All the World’s a Picnic


It was, of course, insensitive to allow a teddy bear to be named Mahomet. What self-respecting teddy would want to bear a name that remains mired in such controversy? But if Sudanese folk want to make themselves and their religion the world’s laughing-stock by over-reacting, then that’s their business.

The questions which the Gillian Gibbons case raise for us are questions about the organisation of our own society and the terms on which peoples co-exist, without the involuntary surrender of one to another.

Mutual cultural respect is independent of religion. One does not have to worship Allah to appreciate the Alhambra, the Dome of the Rock, Persian poetry or Bengali cooking. Any more than one has to be a devotee of Amun-Ra to comprehend the Pyramids, the Valley of the Kings or the temple complex of Karnak. Culture is not compulsory; you take it or leave it and if you leave it the consequences are not usually fatal. It is inclusive, and because it forms part of the outer life it hangs lightly, like sand over the bedrock of being.

Mutual religious respect is another matter. Religion essentially deals with the inner life and, with few exceptions, is exclusive. Sometimes there are penalties for rejecting it, which can even mean being killed by those you have left behind. Or even by those you never agreed with in the first place. The more fervent the religious belief, the less respect for other beliefs is possible. For the devout Christian, Islam is at best the Mahometan heresy, at worst the work of the Anti-Christ. And the feeling can be mutual. The only alternative to mutual hostility politically is a rigorously secular state that takes no cognisance of belief. Thoughtful religions will appreciate that conversion by force of law is no conversion.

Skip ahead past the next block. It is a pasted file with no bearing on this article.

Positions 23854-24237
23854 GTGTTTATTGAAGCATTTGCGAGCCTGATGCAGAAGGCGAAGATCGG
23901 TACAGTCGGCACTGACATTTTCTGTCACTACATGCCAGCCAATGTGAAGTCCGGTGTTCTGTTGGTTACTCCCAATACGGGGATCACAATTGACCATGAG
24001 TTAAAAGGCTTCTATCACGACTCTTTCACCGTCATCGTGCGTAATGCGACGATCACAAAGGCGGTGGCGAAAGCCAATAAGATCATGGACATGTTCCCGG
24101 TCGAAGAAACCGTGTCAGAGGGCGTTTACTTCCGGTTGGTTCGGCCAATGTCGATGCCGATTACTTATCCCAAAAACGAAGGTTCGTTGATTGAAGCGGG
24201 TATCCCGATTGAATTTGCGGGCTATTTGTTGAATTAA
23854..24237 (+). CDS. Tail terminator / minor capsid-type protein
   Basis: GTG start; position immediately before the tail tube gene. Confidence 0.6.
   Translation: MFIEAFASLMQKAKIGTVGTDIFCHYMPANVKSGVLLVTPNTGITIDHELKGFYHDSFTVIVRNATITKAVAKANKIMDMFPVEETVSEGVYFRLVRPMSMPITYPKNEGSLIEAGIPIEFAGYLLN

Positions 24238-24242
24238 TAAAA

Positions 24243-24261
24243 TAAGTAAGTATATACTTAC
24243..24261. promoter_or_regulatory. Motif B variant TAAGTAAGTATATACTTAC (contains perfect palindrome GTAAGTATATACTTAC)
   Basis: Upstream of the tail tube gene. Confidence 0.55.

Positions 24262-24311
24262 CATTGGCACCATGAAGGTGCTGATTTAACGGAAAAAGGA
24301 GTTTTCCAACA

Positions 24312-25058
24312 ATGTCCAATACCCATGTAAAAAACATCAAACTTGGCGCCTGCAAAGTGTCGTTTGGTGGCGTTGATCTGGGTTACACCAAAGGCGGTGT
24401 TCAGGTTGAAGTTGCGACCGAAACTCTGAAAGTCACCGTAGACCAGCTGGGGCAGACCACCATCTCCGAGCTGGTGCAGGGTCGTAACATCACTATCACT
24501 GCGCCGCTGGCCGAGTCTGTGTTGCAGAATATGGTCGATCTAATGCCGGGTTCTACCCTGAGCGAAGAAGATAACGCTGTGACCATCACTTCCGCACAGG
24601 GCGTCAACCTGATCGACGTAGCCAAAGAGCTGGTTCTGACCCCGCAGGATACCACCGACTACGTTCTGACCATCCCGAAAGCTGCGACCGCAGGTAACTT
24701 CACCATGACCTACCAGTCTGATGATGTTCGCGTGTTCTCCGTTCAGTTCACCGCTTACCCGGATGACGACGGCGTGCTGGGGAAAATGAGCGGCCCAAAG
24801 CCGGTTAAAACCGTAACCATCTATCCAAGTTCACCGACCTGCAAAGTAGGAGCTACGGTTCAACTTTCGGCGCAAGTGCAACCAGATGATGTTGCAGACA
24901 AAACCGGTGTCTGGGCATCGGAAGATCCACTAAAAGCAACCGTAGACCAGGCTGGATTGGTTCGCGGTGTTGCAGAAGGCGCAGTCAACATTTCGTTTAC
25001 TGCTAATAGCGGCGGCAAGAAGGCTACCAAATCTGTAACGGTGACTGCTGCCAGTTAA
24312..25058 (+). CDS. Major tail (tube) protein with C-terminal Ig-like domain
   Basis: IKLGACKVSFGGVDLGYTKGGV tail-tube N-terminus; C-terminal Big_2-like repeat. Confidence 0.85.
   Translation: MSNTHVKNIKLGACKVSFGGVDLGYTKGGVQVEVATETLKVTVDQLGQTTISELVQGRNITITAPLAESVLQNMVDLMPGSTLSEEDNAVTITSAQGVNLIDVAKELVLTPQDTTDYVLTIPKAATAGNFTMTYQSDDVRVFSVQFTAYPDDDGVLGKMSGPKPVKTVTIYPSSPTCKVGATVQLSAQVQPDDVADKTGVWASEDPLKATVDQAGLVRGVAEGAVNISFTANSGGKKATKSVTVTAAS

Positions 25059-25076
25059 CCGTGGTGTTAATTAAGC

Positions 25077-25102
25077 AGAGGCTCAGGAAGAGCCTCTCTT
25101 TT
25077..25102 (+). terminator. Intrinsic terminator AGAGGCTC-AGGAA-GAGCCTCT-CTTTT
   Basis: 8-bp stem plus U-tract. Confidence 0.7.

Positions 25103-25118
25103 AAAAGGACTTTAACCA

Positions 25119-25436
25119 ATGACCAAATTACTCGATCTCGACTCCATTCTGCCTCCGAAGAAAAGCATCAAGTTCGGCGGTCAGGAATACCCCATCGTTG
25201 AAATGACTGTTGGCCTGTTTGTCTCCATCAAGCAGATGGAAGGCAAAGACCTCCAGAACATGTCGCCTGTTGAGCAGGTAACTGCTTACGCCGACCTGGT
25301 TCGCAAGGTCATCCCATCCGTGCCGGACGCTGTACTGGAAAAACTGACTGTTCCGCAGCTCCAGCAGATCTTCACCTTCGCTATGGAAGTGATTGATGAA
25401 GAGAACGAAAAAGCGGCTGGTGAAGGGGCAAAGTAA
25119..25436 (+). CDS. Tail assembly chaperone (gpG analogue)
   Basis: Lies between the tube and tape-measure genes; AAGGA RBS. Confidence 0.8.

The distinction between culture and religion is therefore one of the most important distinctions of all, yet is increasingly neglected. Universal human rights are being exposed as a sham, determined less and less by objective principles, more and more by fear of those who shout loudest, those with the touchiest feelings and the most extreme forms of self-expression. Terrorism shows that the threats are real enough, though any target country with a long history of self-interested and often violent meddling in the affairs of other states might be judged to be getting no more than its just deserts.

Labour’s cowardice in the face of threats is obvious and understandable. Its power depends on appeasement because, within its heartlands, power depends on not losing the Mahometan vote. So it is with the issue of ritual slaughter. It wouldn’t be such a one-sided issue if the English truly were a nation of animal lovers. If fox hunting was banned for animal welfare reasons, as stated (and that’s a very big ‘if’), then ritual slaughter cannot be tolerated either. If it’s against the law for atheists, Christians and pagans to do it, then Jews and Mahometans should be treated no differently, where they do not form the majority. Different regions could have different laws, according to regional preference, but Wessex, with a tiny Mahometan population, would be unlikely to maintain the exemption. Those who dissent can, if necessary, be either vegetarians or emigrants. At the very least, proper labelling should be mandatory so that everyone eats what they think they are eating.